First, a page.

HALIFAX - An appeal court was described as Gerald Barton's last chance at justice Wednesday by a lawyer who argued RCMP negligence contributed to his client's wrongful conviction on a statutory rape charge 45 years ago.
"This is probably Gerry Barton's final stop on his quest for justice and I hope you will entertain arguments on his behalf," Dale Dunlop told the five-judge panel of the Nova Scotia Court of Appeal.
Dunlop argued that a Nova Scotia Supreme Court judge erred last April when he cleared the RCMP of wrongdoing and ruled there was nothing wrong with the way police investigated the case against Barton, who is now 64.
Justice James Chipman should have found Barton's confession in 1969 was false and caused by some form of police coercion when the then 19-year-old gave a statement in Digby, N.S., he said.
Since the woman recanted her story in 2008 and blamed her brother for causing her pregnancy, Dunlop said the confession must be both false and improperly obtained.
"Why did Gerry Barton say he had sex with someone when he didn't? ... There was no sex," he said. "The onus is on the other side to explain how they got this through correct police methods."
He urged the judges to award Barton significant damages in his lawsuit against the Mounties.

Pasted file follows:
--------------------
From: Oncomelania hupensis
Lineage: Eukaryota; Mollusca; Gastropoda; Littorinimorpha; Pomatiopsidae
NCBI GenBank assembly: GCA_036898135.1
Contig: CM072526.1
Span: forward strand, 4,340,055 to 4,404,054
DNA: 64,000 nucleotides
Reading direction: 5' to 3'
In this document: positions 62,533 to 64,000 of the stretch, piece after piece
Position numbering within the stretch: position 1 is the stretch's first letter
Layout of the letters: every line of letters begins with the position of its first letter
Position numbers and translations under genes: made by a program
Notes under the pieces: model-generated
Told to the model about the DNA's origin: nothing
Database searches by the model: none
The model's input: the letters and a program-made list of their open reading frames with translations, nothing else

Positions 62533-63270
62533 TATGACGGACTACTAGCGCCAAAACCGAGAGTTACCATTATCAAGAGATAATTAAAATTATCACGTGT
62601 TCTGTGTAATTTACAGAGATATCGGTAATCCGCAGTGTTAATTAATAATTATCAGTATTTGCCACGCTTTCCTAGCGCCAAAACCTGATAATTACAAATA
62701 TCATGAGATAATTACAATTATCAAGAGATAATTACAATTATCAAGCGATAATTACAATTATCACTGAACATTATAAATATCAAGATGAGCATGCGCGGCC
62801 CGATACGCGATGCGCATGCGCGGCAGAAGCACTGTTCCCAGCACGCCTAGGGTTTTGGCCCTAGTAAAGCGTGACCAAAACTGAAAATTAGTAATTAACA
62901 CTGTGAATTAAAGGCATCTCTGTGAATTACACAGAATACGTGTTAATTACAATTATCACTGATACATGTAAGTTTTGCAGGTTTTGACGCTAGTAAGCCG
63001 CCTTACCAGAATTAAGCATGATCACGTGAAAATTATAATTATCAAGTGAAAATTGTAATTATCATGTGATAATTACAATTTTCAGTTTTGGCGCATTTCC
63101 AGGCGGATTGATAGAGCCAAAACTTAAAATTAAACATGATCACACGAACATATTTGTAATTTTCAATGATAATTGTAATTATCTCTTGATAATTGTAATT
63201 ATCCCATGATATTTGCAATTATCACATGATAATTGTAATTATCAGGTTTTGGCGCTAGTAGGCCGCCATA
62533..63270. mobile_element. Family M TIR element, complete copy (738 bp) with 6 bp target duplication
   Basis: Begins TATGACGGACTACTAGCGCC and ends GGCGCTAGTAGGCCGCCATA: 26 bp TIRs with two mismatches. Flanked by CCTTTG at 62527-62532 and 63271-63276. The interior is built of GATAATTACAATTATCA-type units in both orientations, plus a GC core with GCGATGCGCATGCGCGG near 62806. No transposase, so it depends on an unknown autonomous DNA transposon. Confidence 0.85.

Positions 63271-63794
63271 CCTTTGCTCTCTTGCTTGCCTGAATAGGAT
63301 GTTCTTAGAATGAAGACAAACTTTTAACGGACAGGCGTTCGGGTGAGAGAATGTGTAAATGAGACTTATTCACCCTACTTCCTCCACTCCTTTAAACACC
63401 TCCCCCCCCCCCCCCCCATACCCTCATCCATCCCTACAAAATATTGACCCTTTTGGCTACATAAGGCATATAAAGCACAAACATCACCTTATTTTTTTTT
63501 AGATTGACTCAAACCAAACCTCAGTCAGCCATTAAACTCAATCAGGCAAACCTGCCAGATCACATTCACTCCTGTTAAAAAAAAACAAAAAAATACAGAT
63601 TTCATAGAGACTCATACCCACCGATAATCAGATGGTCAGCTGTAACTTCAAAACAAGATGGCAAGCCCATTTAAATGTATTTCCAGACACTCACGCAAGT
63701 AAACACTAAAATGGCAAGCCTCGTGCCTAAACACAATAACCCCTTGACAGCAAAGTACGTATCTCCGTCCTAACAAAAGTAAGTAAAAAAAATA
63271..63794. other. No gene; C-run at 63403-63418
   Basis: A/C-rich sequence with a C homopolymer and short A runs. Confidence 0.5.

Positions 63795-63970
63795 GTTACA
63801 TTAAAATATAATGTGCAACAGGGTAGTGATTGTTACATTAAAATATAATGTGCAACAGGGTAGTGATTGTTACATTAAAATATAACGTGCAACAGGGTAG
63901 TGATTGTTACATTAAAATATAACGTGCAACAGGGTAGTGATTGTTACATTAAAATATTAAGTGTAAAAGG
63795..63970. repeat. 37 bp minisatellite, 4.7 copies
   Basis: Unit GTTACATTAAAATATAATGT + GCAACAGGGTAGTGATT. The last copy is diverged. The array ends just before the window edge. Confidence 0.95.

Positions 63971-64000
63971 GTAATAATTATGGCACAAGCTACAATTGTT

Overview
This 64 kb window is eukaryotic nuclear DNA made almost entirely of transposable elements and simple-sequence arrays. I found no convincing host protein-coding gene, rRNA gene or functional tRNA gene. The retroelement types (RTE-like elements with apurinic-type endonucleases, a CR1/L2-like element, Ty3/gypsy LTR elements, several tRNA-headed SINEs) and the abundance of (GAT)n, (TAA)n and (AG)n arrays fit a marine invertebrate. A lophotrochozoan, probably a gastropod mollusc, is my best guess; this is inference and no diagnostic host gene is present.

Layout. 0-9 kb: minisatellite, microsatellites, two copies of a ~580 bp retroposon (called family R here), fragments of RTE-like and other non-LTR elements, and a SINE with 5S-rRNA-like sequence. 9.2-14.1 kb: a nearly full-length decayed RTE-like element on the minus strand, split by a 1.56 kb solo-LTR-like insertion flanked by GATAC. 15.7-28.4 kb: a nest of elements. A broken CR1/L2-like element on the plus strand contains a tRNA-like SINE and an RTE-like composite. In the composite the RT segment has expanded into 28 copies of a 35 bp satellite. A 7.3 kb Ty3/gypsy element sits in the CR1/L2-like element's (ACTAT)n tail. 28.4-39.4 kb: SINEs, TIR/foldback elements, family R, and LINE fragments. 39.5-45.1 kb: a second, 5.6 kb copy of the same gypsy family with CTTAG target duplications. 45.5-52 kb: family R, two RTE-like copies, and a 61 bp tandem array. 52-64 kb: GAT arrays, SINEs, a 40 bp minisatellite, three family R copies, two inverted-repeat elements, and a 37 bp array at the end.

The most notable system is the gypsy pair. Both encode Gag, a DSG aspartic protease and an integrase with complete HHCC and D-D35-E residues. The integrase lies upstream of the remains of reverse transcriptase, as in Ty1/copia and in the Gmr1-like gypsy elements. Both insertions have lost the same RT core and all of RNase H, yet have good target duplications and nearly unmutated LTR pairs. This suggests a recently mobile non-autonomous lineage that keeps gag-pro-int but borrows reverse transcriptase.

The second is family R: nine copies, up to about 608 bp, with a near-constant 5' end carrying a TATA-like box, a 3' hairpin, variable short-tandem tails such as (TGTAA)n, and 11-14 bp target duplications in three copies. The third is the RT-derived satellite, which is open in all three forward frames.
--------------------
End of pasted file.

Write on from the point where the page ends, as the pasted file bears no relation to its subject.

A lawyer representing the RCMP defended Chipman's conclusion that Earl Hamilton, an RCMP corporal at the time, interviewed the right people and properly obtained an incriminating statement from Barton.
Angela Green said there is no factual evidence to show that police somehow coerced Barton into his admission of sex with the girl.
"There's obviously no evidence of threats or promises. ... There's no evidence, nothing, about police trickery," she said.
Dunlop also argued the Charter of Rights and Freedoms may have been violated when the province refused to negotiate compensation with Barton over the past four years.
Recommendations stemming from the inquiry into the wrongful murder conviction of Donald Marshall Jr. suggest the province should have had a third party conduct an inquiry and set proper compensation in similar cases, he said.
But a lawyer for the provincial Crown said there was no duty on the part of the Nova Scotia government to negotiate compensation or order inquiries. Debbie Brown argued that the recommendations of the Marshall inquiry weren't relevant because the two cases were drastically different and there was no finding of wrongdoing by the Crown or the police in Barton's case
The Nova Scotia Court of Appeal originally quashed Barton's conviction in 2011 after the complainant withdrew her story.
DNA testing showed her brother was 1.9 million times more likely to be the father of the boy than anyone else. He was later charged with indecent assault, but the charge was dismissed in 2009.
His name and that of his siblings and immediate family are protected by a publication ban.
Follow @mtuttoncporg on Twitter.